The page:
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Seismic Design of Composite Plate Shear Walls -- Concrete-Filled
Composite plate shear walls – concrete-filled (C-PSW/CF) are a new innovative lateral force resisting system intended for high-rise buildings. The walls consist of parallel steel faceplates connected with tie bars and filled with concrete. This dissertation introduces the C-PSW/CF
system and coupled C-PSW/CFs consisting of C-PSW/CF walls and composite coupling beams. Three studies are presented herein covering seismic design parameters for C-PSW/CFs, non-linear modeling techniques for composite coupling beams, and the design philosophy for coupled C-PSW/CFs.
The first study summarizes the results of a recent FEMA P695 study completed to verify seismic design parameters for uncoupled C-PSW/CFs with rectangular flange plate boundary elements. Seven archetype structures were: (i) designed, (ii) modeled using a benchmarked fiber-based finite element analysis approach, (iii) subjected to nonlinear pushover analysis, (iv) subjected to incremental nonlinear dynamic analysis to failure for 22-sets of scaled ground motions, and (v) the results were statistically analyzed to assess performance. These structures ranged from three (3) to twenty-two (22) stories and included both planar and C-shaped wall configurations. As part of this design process, recommendations for stiffness approximations for linear analysis of C-PSW/CFs
were developed. Additionally, these nonlinear incremental dynamic analysis results were post-processed to determine the rotation and strain demands at the base of these structures at the design basis, maximum considered, and failure level earthquakes. These results showed that the rotation and strain demand at failure level earthquakes were comparable regardless of the ground motion. Ultimately, this FEMA P695 approach verified the R factor of 6.5, Cd factor of 5.5, and Ω0 of 2.5 for C-PSW/CFs with boundary elements.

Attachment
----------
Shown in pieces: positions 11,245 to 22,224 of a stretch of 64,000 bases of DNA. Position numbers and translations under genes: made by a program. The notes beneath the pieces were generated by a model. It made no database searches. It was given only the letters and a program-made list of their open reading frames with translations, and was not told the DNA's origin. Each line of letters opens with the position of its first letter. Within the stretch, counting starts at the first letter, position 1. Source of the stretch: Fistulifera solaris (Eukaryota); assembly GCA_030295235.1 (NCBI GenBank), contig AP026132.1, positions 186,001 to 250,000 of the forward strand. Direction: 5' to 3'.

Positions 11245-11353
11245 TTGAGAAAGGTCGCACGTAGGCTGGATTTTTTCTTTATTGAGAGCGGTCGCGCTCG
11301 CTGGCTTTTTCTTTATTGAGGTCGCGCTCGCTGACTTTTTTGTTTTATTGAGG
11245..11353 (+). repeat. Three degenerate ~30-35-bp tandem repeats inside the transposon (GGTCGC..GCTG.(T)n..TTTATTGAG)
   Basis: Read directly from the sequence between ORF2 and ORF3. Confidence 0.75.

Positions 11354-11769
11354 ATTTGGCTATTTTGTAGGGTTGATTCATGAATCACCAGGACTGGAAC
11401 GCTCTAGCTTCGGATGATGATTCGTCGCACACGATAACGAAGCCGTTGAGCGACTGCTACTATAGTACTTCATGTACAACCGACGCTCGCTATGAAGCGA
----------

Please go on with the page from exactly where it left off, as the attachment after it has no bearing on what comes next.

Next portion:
The second study proposes modeling approaches for composite coupling beams used in combination with C-PSW/CFs. Capturing the behavior of these components is critical to understanding the system behavior of coupled C-PSW/CFs, as the coupling beam components undergo yielding, plastification, and fracture prior to collapse of coupled C-PSW/CF walls. Although steel-concrete composite walls have been a known structural system for decades, only recently have coupled C-PSW/CF systems been investigated and implemented as a seismic force resisting system. As the interest in coupled C-PSW/CF systems increases, the necessity of reliable nonlinear modeling techniques for pushover, cyclic, and seismic analysis has become apparent. This paper presents fiber-based options for modeling composite coupling beam components of coupled C-PSW/CF walls for use in nonlinear and seismic response analyses. Recommendations include effective steel and concrete stress-strain curves, modeling parameters for fiber-based
materials, and concentrated plasticity options for additional computational efficiency. These recommendations are then implemented for a full-scale coupling beam section.
In the final study, a capacity design principle is used to establish a basis for the seismic design of coupled composite plate shear walls – concrete filled (CC-PSW/CF) systems. This design philosophy implements a strong wall-weak coupling beam approach, where flexural yielding in coupling beams occurs before flexural yielding at the base of walls. The coupling beams are sized
to resist the calculated seismic lateral force level. The walls are sized to resist an amplified seismic lateral force corresponding to the overall plastic mechanism for the structure, while accounting for the capacity-limited forces from the coupling beams and the coupling action between the walls. Based on this philosophy, recommendations and requirements for appropriate sizing of coupling beams and C-PSW/CFs are presented. These recommendations are used to design four example (8-22 story) structures and evaluate their seismic behavior. The structures were modeled using 2D finite element models and fiber-based models subjected to monotonic and time history analysis.
The nonlinear inelastic behavior and seismic responses of the example structures were in accordance with the capacity limited design philosophy (strong wall-weak beam), thus confirming the philosophy’s efficacy.
American Institute of Steel Construction
Charles Pankow Foundation
- Doctor of Philosophy
- Civil Engineering
- West Lafayette